A Tractate on Language: With Observations on the French Tongue, Eastern Tongues and Times, and Chapters on Literal Symbols, Philology and Letters, Figures of Speech, Rhyme, Time and Longevity
H.G. Bohn, 1860 - 388 pages
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according active adjective admit adopted adverb ancient appear applied beauty become called cause characters common comparative composition considered consonant derived dialect diction distinction effect energy English equivalent existence expressed fact figure followed French future gender German gerund give grammar Greek Hebrew hence ideas identical implies indicative infinitive inflection Italy language Latin learned letter Lord means Milton mind mood nature never noun object observed omitted origin participle particles passive perfect perhaps Persian person Plautus plural poetry poets position possession preceded preposition present pronounced prove reason referred relative remarks require rhyme Roman Rome rules Sanskrit says seems sense sentence singular sometimes sound speech styled substantive syllable symbols tenses term termination things thou thought tion tongue true universal variety verb vowels words writing written
Page 323 - Pure as the expanse of heaven ; I thither went With unexperienced thought, and laid me down On the green bank, to look into the clear Smooth lake, that to me seemed another sky As I bent down to look, just opposite A shape within the watery gleam appear'd, Bending to look on me : I started back, « It started back : but pleased I soon return'd, Pleased it return'd as soon with answering looks Of .sympathy and love...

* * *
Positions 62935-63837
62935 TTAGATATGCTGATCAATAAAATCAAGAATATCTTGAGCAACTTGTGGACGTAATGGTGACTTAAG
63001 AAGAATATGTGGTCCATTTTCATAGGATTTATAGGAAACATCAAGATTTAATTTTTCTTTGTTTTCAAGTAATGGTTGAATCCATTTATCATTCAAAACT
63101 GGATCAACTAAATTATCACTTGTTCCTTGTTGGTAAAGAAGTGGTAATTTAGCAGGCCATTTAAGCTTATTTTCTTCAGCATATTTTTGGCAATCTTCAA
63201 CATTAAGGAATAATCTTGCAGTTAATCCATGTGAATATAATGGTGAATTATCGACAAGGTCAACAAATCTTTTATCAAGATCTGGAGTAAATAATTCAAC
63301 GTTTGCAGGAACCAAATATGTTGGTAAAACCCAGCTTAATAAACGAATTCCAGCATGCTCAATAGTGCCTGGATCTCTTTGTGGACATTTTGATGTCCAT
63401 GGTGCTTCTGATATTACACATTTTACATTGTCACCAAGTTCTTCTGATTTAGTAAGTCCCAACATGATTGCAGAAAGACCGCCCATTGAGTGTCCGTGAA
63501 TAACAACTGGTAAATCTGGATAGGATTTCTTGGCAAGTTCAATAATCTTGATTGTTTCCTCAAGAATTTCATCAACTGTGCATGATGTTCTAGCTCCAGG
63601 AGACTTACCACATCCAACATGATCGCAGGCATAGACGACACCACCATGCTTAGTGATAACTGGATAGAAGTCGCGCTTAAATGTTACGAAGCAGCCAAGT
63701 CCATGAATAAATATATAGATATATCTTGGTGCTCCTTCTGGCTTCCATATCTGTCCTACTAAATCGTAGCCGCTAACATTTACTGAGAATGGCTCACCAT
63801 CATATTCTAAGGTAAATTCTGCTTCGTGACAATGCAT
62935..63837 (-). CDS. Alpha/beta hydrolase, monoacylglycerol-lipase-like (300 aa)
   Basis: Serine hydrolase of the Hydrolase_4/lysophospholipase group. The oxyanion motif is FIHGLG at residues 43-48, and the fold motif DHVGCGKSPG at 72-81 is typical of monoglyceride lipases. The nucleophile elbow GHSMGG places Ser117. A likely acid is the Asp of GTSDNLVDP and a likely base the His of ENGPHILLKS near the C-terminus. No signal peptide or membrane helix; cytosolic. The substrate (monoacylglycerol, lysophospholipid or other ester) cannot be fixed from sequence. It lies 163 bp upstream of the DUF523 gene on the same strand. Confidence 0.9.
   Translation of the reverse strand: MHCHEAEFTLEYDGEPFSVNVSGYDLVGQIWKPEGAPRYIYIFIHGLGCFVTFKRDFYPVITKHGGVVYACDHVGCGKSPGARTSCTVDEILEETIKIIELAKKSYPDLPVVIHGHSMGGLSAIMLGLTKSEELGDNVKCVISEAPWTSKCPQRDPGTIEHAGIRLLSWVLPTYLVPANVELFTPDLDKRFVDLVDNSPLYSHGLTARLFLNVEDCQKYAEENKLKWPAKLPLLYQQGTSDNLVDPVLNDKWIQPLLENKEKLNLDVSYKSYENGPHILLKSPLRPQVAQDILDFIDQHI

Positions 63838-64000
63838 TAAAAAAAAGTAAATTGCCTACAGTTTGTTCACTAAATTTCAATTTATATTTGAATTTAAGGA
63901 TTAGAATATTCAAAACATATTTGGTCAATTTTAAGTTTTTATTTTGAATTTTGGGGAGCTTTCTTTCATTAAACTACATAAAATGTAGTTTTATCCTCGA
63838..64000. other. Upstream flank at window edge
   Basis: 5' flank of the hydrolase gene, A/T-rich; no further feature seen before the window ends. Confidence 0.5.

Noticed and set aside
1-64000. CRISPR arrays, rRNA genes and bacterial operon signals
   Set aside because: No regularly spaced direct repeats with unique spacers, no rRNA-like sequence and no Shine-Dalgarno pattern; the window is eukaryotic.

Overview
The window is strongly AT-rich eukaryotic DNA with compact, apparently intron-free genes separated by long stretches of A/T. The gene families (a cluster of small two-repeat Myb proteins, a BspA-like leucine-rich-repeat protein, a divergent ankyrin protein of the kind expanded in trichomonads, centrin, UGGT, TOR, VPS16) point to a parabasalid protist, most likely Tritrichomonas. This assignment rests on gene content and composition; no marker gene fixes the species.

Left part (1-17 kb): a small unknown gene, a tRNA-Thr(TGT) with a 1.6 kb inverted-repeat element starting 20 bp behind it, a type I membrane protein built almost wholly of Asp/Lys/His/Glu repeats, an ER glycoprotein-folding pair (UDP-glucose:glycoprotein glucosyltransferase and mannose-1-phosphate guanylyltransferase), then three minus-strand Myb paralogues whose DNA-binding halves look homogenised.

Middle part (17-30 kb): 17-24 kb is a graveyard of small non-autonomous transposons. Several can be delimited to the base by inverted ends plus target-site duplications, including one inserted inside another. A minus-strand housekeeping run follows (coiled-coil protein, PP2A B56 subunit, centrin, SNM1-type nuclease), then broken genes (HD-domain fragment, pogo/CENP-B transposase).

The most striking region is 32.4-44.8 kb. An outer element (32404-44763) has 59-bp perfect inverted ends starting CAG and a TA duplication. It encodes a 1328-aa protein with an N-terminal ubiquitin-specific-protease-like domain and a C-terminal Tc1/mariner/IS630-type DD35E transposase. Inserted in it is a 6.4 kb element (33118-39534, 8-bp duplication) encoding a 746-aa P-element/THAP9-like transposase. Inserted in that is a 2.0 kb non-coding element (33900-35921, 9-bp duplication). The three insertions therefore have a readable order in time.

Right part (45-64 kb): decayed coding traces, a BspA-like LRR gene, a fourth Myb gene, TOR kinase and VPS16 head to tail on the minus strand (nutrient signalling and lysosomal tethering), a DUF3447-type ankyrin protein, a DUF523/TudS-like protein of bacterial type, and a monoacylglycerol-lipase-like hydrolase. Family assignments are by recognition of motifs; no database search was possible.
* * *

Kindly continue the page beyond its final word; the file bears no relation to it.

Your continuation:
Page 311 - fair light, And thou enlighten'd earth, so fresh and gay, Ye hills, and dales, ye rivers, woods, and plains, And ye that live and move, fair creatures, tell, Tell, if ye saw, how came I thus, how here?
Page 306 - Upon himself; horror and doubt distract His troubled thoughts, and from the bottom stir The Hell within him; for within him Hell He brings, and round about him, nor from Hell One step, no more than from himself, can fly By change of place...
Page 263 - O'er bog or steep, through strait, rough, dense, or rare, With head, hands, wings, or feet, pursues his way, And swims, or sinks, or wades, or creeps, or flies.
Page 159 - We, ignorant of ourselves, Beg often our own harms, which the wise powers Deny us for our good ; so find we profit, By losing of our prayers.
Page 48 - Now we know that God heareth not sinners: but if any man be a worshipper of God, and doeth his will, him he heareth.
Page 312 - O unexpected stroke, worse than of death ! Must I thus leave thee, Paradise? thus leave Thee, native soil, these happy walks and shades, Fit haunt of gods? where I had hope to spend, Quiet though sad, the respite of that day That must be mortal to us both.
Page 142 - tis his fancy to run, At night he declines on his Thetis's breast. " So, when I am wearied with wandering all day, To thee, my delight, in the evening I come; No matter what beauties I saw in my way, They were but my visits, but thou art my home ! " Then finish, dear Chloe, this pastoral war, And let us like Horace and Lydia agree ; For thou art a girl as much brighter than her, As he was a poet sublimer than me.